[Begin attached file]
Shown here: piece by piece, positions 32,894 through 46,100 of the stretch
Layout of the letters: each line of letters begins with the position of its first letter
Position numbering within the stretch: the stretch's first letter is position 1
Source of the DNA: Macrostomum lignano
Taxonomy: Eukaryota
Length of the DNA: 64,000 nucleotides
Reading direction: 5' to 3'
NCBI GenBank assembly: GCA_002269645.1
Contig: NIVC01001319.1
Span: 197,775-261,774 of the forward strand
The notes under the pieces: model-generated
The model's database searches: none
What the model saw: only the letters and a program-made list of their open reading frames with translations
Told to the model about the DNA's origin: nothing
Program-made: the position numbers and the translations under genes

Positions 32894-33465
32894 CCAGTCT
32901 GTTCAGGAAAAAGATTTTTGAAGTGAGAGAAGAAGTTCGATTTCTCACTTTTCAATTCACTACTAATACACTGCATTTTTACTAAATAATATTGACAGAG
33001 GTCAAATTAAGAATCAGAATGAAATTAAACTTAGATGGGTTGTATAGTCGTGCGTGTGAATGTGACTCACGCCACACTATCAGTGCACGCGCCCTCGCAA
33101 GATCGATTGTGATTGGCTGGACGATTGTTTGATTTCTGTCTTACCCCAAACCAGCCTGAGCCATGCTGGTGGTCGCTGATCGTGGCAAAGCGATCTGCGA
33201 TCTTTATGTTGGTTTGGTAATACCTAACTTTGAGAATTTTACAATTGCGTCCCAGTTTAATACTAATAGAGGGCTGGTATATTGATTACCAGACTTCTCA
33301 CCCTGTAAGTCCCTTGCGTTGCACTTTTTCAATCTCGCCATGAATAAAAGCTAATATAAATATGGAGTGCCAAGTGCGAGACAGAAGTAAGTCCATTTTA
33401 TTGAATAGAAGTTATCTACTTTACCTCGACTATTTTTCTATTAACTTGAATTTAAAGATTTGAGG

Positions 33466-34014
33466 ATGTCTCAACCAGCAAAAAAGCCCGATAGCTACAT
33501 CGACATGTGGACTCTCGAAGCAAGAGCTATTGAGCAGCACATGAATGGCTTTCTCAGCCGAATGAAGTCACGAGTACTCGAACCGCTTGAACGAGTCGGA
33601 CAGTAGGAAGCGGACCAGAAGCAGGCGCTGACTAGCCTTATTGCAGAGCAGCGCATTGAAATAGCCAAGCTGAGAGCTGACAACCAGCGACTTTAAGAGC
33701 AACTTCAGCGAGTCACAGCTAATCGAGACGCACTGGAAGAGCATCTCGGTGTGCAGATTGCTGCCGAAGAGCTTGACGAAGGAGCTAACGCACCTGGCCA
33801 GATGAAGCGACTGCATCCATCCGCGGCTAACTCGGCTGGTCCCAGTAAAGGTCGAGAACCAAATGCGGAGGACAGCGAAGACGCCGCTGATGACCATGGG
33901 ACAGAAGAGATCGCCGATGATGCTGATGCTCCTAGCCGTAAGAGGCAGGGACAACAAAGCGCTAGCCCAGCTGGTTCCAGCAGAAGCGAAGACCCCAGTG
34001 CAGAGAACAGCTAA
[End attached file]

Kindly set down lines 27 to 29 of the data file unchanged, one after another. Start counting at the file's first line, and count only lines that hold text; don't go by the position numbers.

33601 CAGTAGGAAGCGGACCAGAAGCAGGCGCTGACTAGCCTTATTGCAGAGCAGCGCATTGAAATAGCCAAGCTGAGAGCTGACAACCAGCGACTTTAAGAGC
33701 AACTTCAGCGAGTCACAGCTAATCGAGACGCACTGGAAGAGCATCTCGGTGTGCAGATTGCTGCCGAAGAGCTTGACGAAGGAGCTAACGCACCTGGCCA
33801 GATGAAGCGACTGCATCCATCCGCGGCTAACTCGGCTGGTCCCAGTAAAGGTCGAGAACCAAATGCGGAGGACAGCGAAGACGCCGCTGATGACCATGGG